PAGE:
President Trump is expected to announce that the U.S. is withdrawing from the Paris climate accords, a global pact designed to fight climate change. Two experts at the Atkinson Center for a Sustainable Future at Cornell University say that withdrawing from the accords would be a major mistake, both environmentally and economically.
David M. Lodge: The Trump administration can change the laws of the land, but not the laws of nature
Lodge is a professor of Ecology and Evolutionary Biology and director of the Atkinson Center for a Sustainable Future at Cornell. Bio: http://ecologyandevolution.cornell.edu/david-m-lodge
Lodge says: “The Trump administration can change the rules and laws of the land, but it cannot change the laws of nature. While there can be reasonable debate about how, when and where to reduce carbon pollution, policies that deny realities of chemistry, physics and the environment – as such a decision would – doom U.S. taxpayers to a future of more costly responses to rising sea levels, increased droughts and floods and damaged infrastructure.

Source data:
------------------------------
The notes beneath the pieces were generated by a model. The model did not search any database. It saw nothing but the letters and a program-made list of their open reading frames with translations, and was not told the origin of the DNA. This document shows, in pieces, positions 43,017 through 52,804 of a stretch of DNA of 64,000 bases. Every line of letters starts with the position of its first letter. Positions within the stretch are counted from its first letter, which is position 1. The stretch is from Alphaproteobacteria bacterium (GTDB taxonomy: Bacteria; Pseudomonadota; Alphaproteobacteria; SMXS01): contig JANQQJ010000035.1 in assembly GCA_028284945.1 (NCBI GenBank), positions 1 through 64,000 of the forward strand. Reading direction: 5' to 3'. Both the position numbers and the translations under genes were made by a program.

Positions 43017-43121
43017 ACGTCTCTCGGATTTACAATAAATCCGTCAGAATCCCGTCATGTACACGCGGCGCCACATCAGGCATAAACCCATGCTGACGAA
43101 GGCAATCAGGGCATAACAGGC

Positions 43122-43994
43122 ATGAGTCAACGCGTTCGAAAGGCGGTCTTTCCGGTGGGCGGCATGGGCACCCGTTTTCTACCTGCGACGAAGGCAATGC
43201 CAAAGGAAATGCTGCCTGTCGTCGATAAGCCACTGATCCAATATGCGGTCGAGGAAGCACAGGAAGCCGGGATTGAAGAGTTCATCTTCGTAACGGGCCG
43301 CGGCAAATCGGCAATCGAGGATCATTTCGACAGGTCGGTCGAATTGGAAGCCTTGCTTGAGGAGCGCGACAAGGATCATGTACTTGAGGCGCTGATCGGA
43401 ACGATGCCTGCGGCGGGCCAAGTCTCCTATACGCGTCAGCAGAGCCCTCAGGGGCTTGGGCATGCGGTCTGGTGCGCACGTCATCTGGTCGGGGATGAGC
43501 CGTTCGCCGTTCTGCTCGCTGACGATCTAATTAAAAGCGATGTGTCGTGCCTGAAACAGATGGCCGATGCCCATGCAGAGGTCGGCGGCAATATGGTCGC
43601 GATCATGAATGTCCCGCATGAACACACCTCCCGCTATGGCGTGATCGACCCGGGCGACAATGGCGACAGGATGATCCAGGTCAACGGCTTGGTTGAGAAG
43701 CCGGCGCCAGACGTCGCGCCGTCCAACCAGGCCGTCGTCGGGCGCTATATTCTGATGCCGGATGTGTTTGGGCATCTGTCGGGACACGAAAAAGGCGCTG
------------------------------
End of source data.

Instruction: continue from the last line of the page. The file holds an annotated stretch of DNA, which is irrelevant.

“The U.S. private sector, state and local governments and consumers can continue the inexorable economic-driven shift to renewable energy, but a decision to withdraw from the Paris accords cedes to other nations the full opportunities that the green economy offers.”
Natalie M. Mahowald: Paris agreement supports high-tech industries that drive innovation in the private sector
Mahowald is a professor of atmospheric sciences and faculty director for the environment at the Atkinson Center for a Sustainable Future at Cornell. Bio: http://www.eas.cornell.edu/people/profile.cfm?netId=nmm63
“It is extremely unfortunate that the Trump administration could be stepping back from leading the world on climate change.
“Supporting the Paris agreement is a vote for supporting the high-tech renewable industries driving innovation in the U.S. private sector, and will spur more economic growth. If the U.S. backs off from new innovative technologies in favor of old-fashioned, dirty technologies like coal, it will fall behind its trade partners like China and Europe. “Most countries and industry representatives, as well as the U.S. military, would like there to be more action on climate change, because climate change can cause so much damage from high temperatures, droughts and flooding. This is likely to cause more migration, political insecurity and less profits for companies.”